Long before the promulgation of the Contract Act, 1872, the Transfer of Property Act, 1882 and the Evidence Act, 1872 (replaced by the Qanun-e-Shahadat, 1984) the Holy Qur’an had prescribed that such contracts should be in writing (Al-Baqarah (2) verse 282), yet it is surprising that many Muslims even after fourteen centuries do not abide by this important instruction of their religion. An oral contract, by its very nature, is difficult to establish. Since the terms of an oral contract are not self-evident, the plaint seeking the enforcement of an oral contract must set forth the contract’s requisite ingredients, including when the sale consideration and/or its balance is to be paid, which the plaint did not disclose. Therefore, the suit could have been dismissed on this ground alone.
Muhammad Shafiq Ullah & others v. Allah Bakhsh (decd) thr. LRs & others
IN THE SUPREME COURT OF PAKISTAN
PRESENT: Mr. Justice Qazi Faez Isa and Mr. Justice Sardar Tariq Masood
Civil Petition No. 634/2020
(On appeal against the judgment dated
05.12.2019 passed by Peshawar High Court,
D.I. Khan Bench in C.R. No. 102-D/2015)
Muhammad Shafiq Ullah & others…….. Petitioners
Allah Bakhsh (decd.) thr. LRs & others….. Respondents
For the Petitioners:
Mr. Muhammad Younis Thaheem, ASC
Mr. Ahmed Nawaz Chaudhary, AOR
Respondents: Not represented
Date of Hearing: 25.03.2021
Qazi Faez Isa, J. – Matiullah, filed a suit for specific performance of an oral contract stated to have been made on 11 April 1997, for the sale of thirty kanals and seventeen marlas of land, for a total sale consideration of Rs.463,750 (four hundred and sixty-three thousand, seven hundred and fifty rupees), and stated that part-payment of an amount of Rs.100,000 (one hundred thousand rupees) was made on 14 April 1997 and Rs.70,000 (seventy thousand rupees) was made on 8 July 1997. The plaint did not state when the balance amount of sale consideration was to be paid. The said land formed part of the estate inherited by Matiullah and respondent Nos. 4 to 10 who are the step brothers and sisters of Matiullah; their common father was Hakim Zahoor-ud-Din. In response to our query the learned counsel states that Hakim Zahoor-ud-Din’s date of death is not on record. The suit also sought cancellation of sale mutation No. 5374, which was in respect of the same land sold by the respondent Nos. 4 to 10 to respondent Nos. 1, 2 and 3 (hereinafter ‘the purchasers’). The date of this sale mutation, the learned counsel states in reply to our question, is not on record.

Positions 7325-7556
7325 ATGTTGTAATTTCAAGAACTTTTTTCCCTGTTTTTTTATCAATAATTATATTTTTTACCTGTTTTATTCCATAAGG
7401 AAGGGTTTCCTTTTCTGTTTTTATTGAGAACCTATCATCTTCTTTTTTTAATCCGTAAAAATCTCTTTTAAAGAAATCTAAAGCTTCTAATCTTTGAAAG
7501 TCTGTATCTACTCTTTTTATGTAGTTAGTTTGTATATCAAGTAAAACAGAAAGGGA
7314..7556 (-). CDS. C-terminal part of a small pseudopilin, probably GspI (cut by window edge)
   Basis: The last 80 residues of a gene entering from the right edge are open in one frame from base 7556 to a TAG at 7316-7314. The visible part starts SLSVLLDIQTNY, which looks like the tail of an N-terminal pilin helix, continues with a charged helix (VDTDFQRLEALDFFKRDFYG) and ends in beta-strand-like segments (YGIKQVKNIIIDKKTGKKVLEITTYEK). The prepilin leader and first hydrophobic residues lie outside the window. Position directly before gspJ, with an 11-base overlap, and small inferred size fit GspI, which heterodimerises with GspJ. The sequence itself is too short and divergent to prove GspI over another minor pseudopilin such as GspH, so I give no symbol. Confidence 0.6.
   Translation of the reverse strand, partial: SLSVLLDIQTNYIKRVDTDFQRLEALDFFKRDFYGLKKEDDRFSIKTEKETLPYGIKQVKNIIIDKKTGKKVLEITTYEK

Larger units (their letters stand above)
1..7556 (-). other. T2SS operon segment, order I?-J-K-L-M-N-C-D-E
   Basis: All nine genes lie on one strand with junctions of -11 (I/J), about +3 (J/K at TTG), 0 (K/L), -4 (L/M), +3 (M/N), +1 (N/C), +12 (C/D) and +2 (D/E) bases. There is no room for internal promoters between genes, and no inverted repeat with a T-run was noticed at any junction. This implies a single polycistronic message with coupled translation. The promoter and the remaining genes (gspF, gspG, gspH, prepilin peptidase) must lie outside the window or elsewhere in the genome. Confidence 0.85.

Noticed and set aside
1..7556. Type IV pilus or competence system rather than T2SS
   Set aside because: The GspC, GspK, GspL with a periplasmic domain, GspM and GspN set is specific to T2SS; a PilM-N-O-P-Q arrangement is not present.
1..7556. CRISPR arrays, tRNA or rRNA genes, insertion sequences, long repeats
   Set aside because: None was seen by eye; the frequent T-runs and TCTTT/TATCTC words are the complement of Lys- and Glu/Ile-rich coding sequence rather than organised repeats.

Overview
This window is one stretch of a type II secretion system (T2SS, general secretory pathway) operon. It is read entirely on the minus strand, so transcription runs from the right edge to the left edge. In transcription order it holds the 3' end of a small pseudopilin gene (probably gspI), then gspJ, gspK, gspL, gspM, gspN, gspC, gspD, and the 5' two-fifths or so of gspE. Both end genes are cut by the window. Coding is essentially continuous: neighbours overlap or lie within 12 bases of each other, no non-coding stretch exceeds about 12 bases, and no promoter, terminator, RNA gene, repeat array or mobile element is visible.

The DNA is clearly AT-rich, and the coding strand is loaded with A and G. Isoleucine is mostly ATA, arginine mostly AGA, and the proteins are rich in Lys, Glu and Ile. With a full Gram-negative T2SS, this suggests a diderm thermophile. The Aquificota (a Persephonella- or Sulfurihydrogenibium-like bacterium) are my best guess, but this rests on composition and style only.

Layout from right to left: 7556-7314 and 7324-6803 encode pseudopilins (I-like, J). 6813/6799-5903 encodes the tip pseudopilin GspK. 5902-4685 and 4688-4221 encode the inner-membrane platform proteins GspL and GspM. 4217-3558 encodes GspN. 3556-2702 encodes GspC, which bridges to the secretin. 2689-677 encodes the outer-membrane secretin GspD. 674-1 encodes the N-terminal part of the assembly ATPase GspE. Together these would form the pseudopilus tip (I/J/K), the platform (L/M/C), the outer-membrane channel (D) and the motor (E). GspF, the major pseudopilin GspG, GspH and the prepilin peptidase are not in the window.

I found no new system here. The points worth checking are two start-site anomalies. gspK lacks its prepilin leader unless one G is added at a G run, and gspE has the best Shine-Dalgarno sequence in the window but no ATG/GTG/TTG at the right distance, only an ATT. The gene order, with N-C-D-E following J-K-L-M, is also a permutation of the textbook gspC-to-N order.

2. The learned counsel submits that once respondent Nos. 4 to 10 had agreed to sell the said land to the petitioner and received part-payment of the sale consideration they could not have sold the same land to the purchasers. We inquired from the learned counsel whether the balance sale consideration was tendered, and if the sellers had refused to receive the same, was it deposited in court and the learned counsel replies that since the learned Judge had not ordered its deposit therefore it was not deposited, but added that the petitioners are ready to pay/deposit the same.
3. Before Matiullah could testify in support of his claim, he passed away; the petitioners herein are his legal heirs. The suit was dismissed, appeal against the same was also dismissed and so too the civil revision. Therefore, it is against three concurrent judgments that the instant petition has been filed.